“Susan helps them believe in themselves,” say Joyce Ellis, choreographer for The Rainbow Kids and executive director of the LeMoyne Community Center in Washington, Pa.
“She motivates them to be their very best in everything they do,” says Ron Bruno of Scott, who worked with Brozek Scott in television news and production and now as owner of The Videohouse Inc., Greentree.
Parents are pleased with the growth they have seen in their children in Rainbow Kids.
Cheryl Wall of Venetia, Peters, says her daughter, Nikki, 14, loves being part of the group. “She has built strong friendships with kids from many different towns and school districts and backgrounds, and is able to see the world as it is, not just as it appears in our little bubble,” she says.
The organization gives performers an opportunity to build on their skills, whether it is singing, dancing or public speaking says Joe Starr of Adams, whose son Jason, 13, is an original member. “I have built a lot of confidence over the years,” Jason says.
Wendy Maletta of Franklin Park, former director of marketing at Pittsburgh Downtown Partnership, and now a marketing and professional image coach with her own company, Ahhluminating, loves the Rainbow Kids for who they are and what they represent. “The group's diversity and depth is what is most impressive. When a child watches a show, chances are very good they are going to see someone on that stage who they can relate to,” she says. “My daughter, Julia, has grown so much by having these kids as her friends.”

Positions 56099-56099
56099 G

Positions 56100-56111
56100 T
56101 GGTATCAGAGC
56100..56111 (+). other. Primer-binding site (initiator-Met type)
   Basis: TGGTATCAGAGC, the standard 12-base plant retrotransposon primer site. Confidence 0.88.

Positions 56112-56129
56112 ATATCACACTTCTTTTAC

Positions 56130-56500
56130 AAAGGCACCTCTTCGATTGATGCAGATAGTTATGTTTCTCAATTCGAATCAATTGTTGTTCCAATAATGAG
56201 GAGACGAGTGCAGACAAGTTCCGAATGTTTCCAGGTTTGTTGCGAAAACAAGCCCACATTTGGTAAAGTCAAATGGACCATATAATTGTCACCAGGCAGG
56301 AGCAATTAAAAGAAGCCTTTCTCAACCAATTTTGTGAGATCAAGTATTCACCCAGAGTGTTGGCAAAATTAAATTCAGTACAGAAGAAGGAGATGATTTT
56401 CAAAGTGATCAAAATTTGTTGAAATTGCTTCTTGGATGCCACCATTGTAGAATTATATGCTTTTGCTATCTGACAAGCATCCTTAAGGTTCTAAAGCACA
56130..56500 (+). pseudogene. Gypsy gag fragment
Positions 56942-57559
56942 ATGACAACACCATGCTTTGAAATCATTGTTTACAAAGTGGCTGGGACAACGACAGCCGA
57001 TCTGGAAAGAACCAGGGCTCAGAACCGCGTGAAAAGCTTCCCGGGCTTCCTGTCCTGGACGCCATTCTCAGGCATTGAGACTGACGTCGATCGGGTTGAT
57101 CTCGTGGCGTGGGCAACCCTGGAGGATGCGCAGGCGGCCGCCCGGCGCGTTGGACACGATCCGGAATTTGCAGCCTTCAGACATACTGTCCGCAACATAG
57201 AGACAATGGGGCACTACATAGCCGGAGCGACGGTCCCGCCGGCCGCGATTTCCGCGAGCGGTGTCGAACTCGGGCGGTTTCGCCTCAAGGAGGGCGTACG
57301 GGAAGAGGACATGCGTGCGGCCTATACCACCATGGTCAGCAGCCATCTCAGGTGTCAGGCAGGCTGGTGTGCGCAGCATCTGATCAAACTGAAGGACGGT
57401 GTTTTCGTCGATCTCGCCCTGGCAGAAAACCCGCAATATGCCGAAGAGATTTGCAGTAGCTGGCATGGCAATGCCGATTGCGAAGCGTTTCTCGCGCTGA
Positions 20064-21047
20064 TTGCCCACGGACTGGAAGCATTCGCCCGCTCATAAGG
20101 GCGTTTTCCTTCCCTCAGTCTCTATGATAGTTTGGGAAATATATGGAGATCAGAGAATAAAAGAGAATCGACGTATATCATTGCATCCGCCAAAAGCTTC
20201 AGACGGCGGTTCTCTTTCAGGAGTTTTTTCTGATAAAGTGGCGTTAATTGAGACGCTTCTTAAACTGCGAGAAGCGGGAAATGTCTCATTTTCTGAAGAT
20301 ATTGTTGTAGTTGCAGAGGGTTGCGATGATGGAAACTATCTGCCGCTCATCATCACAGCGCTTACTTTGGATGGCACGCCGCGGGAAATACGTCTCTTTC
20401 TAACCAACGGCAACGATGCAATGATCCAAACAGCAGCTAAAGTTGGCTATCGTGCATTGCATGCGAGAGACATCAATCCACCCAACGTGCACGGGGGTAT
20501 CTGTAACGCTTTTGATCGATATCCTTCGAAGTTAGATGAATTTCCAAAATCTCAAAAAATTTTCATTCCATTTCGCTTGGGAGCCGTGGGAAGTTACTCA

Wendy Maletta is impressed with Brozek Scott's caring, her sense of humor and her professional acumen.
“I was stunned at how thorough she was in setting up Afterschool Buddy to be a company that can grow rapidly and become a worldwide provider of educational content for children,” Maletta says. “I love working with entrepreneurs with great vision and want to see this company succeed. She has a brilliant visionary mind, a big heart and an ‘I won't settle and I'm not giving up' determination that is inspiring.”
For whatever reason, Brozek Scott says she was not meant to have children in the traditional sense. “I was meant to do this,” she says.
While the enormity of the undertaking is sometimes overwhelming, she says, “when the kids are genuinely excited and smiling, it makes it all worthwhile.” At 53, she sees herself at a unique place in the journey of her life and career. “This part of the journey is so all encompassing, so I don't look back.”
It “takes guts” to have opened this new chapter, says national television consultant Joe Rovitto of Pittsburgh, who hired her in 1988 as a news reporter at WTAE. “Susan produces excellence,” he says.
She possesses the ability to keep others calm in the midst of chaos, adds Mark Barash, program director of WPXI and station manager of PCNC. “I would think that what she has accomplished would inspire people, especially young people, to go after what they really want to do and be prepared to work hard for it,” he says.
Placement on the many Top 10 and Top 20 lists on which our region finds itself has not come about by accident, Brozek Scott insists.
“They're the result of hard work by many, many creative, passionate and persistent people,” she says. “I'm very goal-oriented and rather driven, because life is short, and if you want to do more than simply pass through, you really have to get busy.”
Rainbow Kids will hold auditions by appointment on Aug. 16 at the Boys & Girls Club, Lawrenceville. Details: www.afterschoolbuddy.com
Rex Rutkoski is a staff writer for Trib Total Media. He can be reached at 724-226-4664 or email@example.com.